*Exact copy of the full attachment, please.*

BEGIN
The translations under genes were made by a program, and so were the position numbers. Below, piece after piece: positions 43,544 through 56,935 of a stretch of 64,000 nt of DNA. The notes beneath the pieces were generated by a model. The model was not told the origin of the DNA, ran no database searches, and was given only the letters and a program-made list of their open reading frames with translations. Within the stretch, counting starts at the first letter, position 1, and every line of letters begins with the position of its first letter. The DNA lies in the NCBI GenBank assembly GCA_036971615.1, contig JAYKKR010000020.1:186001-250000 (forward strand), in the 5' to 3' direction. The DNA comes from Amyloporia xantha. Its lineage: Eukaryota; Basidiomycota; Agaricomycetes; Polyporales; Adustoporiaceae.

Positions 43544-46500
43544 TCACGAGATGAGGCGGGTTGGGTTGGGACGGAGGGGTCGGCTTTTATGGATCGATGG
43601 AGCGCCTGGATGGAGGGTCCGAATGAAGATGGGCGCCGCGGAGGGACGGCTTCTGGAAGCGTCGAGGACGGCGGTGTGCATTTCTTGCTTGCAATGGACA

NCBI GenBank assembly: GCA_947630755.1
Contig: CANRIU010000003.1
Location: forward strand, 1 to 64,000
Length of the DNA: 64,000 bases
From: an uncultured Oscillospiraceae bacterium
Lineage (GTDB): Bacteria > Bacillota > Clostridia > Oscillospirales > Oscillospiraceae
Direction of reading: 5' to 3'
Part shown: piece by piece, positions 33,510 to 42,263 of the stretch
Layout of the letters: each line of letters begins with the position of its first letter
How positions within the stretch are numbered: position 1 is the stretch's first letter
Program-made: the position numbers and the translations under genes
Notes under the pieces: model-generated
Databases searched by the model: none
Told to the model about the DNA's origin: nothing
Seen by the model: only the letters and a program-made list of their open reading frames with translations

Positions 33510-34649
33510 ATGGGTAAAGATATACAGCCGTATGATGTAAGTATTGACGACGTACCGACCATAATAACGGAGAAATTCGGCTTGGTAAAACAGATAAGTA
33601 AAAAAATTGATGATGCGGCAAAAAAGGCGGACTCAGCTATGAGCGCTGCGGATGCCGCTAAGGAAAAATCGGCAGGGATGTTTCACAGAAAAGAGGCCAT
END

The translations under genes were made by a program, and so were the position numbers. Below, piece after piece: positions 43,544 through 56,935 of a stretch of 64,000 nt of DNA. The notes beneath the pieces were generated by a model. The model was not told the origin of the DNA, ran no database searches, and was given only the letters and a program-made list of their open reading frames with translations. Within the stretch, counting starts at the first letter, position 1, and every line of letters begins with the position of its first letter. The DNA lies in the NCBI GenBank assembly GCA_036971615.1, contig JAYKKR010000020.1:186001-250000 (forward strand), in the 5' to 3' direction. The DNA comes from Amyloporia xantha. Its lineage: Eukaryota; Basidiomycota; Agaricomycetes; Polyporales; Adustoporiaceae.

Positions 43544-46500
43544 TCACGAGATGAGGCGGGTTGGGTTGGGACGGAGGGGTCGGCTTTTATGGATCGATGG
43601 AGCGCCTGGATGGAGGGTCCGAATGAAGATGGGCGCCGCGGAGGGACGGCTTCTGGAAGCGTCGAGGACGGCGGTGTGCATTTCTTGCTTGCAATGGACA

NCBI GenBank assembly: GCA_947630755.1
Contig: CANRIU010000003.1
Location: forward strand, 1 to 64,000
Length of the DNA: 64,000 bases
From: an uncultured Oscillospiraceae bacterium
Lineage (GTDB): Bacteria > Bacillota > Clostridia > Oscillospirales > Oscillospiraceae
Direction of reading: 5' to 3'
Part shown: piece by piece, positions 33,510 to 42,263 of the stretch
Layout of the letters: each line of letters begins with the position of its first letter
How positions within the stretch are numbered: position 1 is the stretch's first letter
Program-made: the position numbers and the translations under genes
Notes under the pieces: model-generated
Databases searched by the model: none
Told to the model about the DNA's origin: nothing
Seen by the model: only the letters and a program-made list of their open reading frames with translations

Positions 33510-34649
33510 ATGGGTAAAGATATACAGCCGTATGATGTAAGTATTGACGACGTACCGACCATAATAACGGAGAAATTCGGCTTGGTAAAACAGATAAGTA
33601 AAAAAATTGATGATGCGGCAAAAAAGGCGGACTCAGCTATGAGCGCTGCGGATGCCGCTAAGGAAAAATCGGCAGGGATGTTTCACAGAAAAGAGGCCAT